I am certain that our Lord spoke to these disciples about the Suffering Servant in the Book of Isaiah, which Jesus Himself fulfilled in the very days of which these followers were speaking. “He was despised and rejected by men; a man of sorrows, and acquainted with grief; and as one from whom men hide their faces he was despised, and we esteemed him not. . . . All we like sheep have gone astray; we have turned—everyone—to his own way; and the LORD has laid on him the iniquity of us all. He was oppressed, and he was afflicted, yet he opened not his mouth; like a lamb that is led to the slaughter, and like a sheep that before its shearers is silent, so he opened not his mouth. By oppression and judgment he was taken away; and as for his generation, who considered that he was cut off out of the land of the living, stricken for the transgression of my people?” (Isaiah 53:1-12)
Jesus would have reminded them of the words of Jonah 1:17 as a foreshadowing of His resurrection, “And the LORD appointed a great fish to swallow up Jonah. And Jonah was in the belly of the fish three days and three nights.” Also Psalm 16, “I have set the LORD always before me; because he is at my right hand, I shall not be shaken. Therefore my heart is glad, and my whole being rejoices; my flesh also dwells secure. For you will not abandon my soul to Sheol, or let your holy one see corruption.” (Psalms 16:8-11)
And there are so many more passages that we could look at and see how Christ is the complete fulfillment of the Old Testament Word of God, especially in His suffering, death, and resurrection on the third day. And that’s what our Lord revealed to the disciples on the road so that they might recognize Jesus as the Messiah-Savior, not because they see Him risen from the dead, but because the Word of God promised and guarantees that Jesus is risen.
And then came dinner that evening, maybe at an Emmaus inn. “When He was at table with them, He took the bread and blessed and broke it and gave it to them. And their eyes were opened and they recognized Him. And He vanished from their sight.” Having seen the crucified and risen Jesus through the eyes of faith as the Scripture revealed Him to them, in the breaking of bread Jesus allowed them to physically recognize Him. And then He vanished from their sight. No doubt these men had dined with Jesus previously. They may have been at the feeding of the 5000 and the feeding of the 4000. Perhaps they were part of the 72 that Jesus had sent out to announce the arrival of the Kingdom of God in Jesus. But here, for the very first time, they truly recognized Jesus as the Messiah-Savior, for whom it was necessary to suffer, die, and rise again. And not because they saw Him alive, but because He had revealed Himself to them in the Scriptures and then became know to them in the breaking of the bread.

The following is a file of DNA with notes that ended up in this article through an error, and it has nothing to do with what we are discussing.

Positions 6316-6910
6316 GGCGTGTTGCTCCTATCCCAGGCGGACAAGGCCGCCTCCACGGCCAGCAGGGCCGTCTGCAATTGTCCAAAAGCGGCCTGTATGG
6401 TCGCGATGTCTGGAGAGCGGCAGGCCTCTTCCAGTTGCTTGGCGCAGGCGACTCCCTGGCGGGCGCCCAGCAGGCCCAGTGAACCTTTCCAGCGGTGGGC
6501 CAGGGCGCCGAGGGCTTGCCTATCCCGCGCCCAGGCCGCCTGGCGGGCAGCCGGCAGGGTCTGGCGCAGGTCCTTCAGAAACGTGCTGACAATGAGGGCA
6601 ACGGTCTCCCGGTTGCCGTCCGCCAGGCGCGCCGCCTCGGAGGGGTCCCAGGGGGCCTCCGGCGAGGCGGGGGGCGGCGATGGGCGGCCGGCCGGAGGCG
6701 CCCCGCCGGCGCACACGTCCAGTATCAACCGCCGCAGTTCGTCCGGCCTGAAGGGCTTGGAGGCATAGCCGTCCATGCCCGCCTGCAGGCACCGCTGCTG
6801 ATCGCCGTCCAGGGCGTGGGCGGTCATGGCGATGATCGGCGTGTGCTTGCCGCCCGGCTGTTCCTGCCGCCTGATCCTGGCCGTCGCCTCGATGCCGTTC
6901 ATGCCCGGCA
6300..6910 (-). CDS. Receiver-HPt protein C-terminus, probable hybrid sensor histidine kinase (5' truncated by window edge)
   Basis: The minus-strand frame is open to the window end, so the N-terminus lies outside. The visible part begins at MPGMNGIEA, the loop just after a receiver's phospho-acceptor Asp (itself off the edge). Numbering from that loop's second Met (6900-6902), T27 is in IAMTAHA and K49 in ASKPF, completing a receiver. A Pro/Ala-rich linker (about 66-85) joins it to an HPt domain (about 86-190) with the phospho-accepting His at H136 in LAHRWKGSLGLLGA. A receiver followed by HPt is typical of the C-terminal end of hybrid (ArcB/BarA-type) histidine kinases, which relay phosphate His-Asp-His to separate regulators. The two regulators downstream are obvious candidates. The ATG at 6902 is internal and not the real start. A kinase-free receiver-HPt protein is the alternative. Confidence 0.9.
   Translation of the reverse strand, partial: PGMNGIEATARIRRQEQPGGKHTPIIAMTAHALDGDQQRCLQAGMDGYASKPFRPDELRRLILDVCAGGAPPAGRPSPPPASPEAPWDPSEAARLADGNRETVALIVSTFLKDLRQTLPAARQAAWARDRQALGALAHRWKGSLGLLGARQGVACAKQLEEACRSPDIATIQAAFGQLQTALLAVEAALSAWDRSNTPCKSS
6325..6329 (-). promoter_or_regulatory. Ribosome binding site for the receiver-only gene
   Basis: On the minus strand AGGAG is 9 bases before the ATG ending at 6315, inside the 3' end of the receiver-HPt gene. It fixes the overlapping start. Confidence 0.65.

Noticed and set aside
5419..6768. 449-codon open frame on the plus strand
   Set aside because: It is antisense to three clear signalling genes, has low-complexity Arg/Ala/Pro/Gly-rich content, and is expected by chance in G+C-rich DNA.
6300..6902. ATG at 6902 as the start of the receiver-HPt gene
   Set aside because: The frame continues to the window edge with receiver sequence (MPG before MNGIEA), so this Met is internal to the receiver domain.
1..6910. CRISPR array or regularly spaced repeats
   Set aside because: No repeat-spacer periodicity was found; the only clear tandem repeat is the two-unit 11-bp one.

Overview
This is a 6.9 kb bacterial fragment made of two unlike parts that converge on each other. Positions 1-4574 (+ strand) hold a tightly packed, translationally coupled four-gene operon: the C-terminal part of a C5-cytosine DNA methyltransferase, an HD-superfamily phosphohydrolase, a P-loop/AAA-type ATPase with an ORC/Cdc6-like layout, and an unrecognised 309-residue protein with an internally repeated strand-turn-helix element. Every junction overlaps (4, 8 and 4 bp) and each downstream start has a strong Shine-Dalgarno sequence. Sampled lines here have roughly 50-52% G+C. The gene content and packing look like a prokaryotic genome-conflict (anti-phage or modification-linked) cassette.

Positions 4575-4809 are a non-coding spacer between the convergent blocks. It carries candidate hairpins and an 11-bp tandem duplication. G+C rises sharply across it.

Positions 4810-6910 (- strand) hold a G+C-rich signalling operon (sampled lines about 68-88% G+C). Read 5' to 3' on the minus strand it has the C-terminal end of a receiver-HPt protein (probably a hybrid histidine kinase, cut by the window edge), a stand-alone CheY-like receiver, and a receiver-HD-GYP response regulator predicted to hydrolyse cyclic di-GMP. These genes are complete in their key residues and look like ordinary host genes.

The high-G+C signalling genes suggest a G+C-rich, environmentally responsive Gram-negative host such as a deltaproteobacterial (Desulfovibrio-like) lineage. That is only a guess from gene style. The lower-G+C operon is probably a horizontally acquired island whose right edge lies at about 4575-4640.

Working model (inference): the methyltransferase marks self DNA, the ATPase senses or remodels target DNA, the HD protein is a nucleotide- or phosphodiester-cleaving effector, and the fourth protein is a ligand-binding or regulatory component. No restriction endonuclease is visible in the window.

This is now how we recognize Jesus. The Holy Spirit, as He did with these disciples, opens the Scriptures to us to see by faith that Jesus is the promised Messiah. He is the Christ, our Lord, and our Savior. It was indeed necessary that He suffer and die on the cross in full payment for our sins. It was completely necessary that He suffer our death and hell so that we might have everlasting life because of His shed blood that cleanses us from all our sins. Jesus had to rise again on the third day, guaranteeing that His sacrifice was successful and that you and I will rise again with our bodies on the Last Day.
We recognize Jesus through His Word of truth and life, His Word of peace and forgiveness. We recognize Jesus in the pages of Genesis through Revelation as He reveals Himself to us through the working of the Holy Spirit. And in a very, very special way, we know Jesus in the breaking of bread in a way the Emmaus disciples did not. For Jesus comes to us personally with His body once crucified and risen in, with, and under the bread of Holy Communion. He comes with His body and His blood with forgiveness and abundant life, just as the Scripture says, “given and shed for you for the forgiveness of sins.”
We do not need to see Jesus with our physical eyes to believe that He is the One sent to redeem Israel and the world from sin, death, and the devil’s power. He opens to us the Scriptures through the Holy Spirit who enables us to see in those sacred pages Jesus, the Son of God and Son of Man, our Savior. Jesus alone is the One who died and the One who rose again winning our forgiveness and life with our Triune God forever and ever. Recognize Him in the Scriptures and with a repentant heat filled with faith, come this day and know Him again in the breaking of bread and the sharing of the cup. Allow Him to fill you with His Spirit so that your hearts burn within you as He reveals Himself to us in His holy Word and blessed Sacrament. Amen.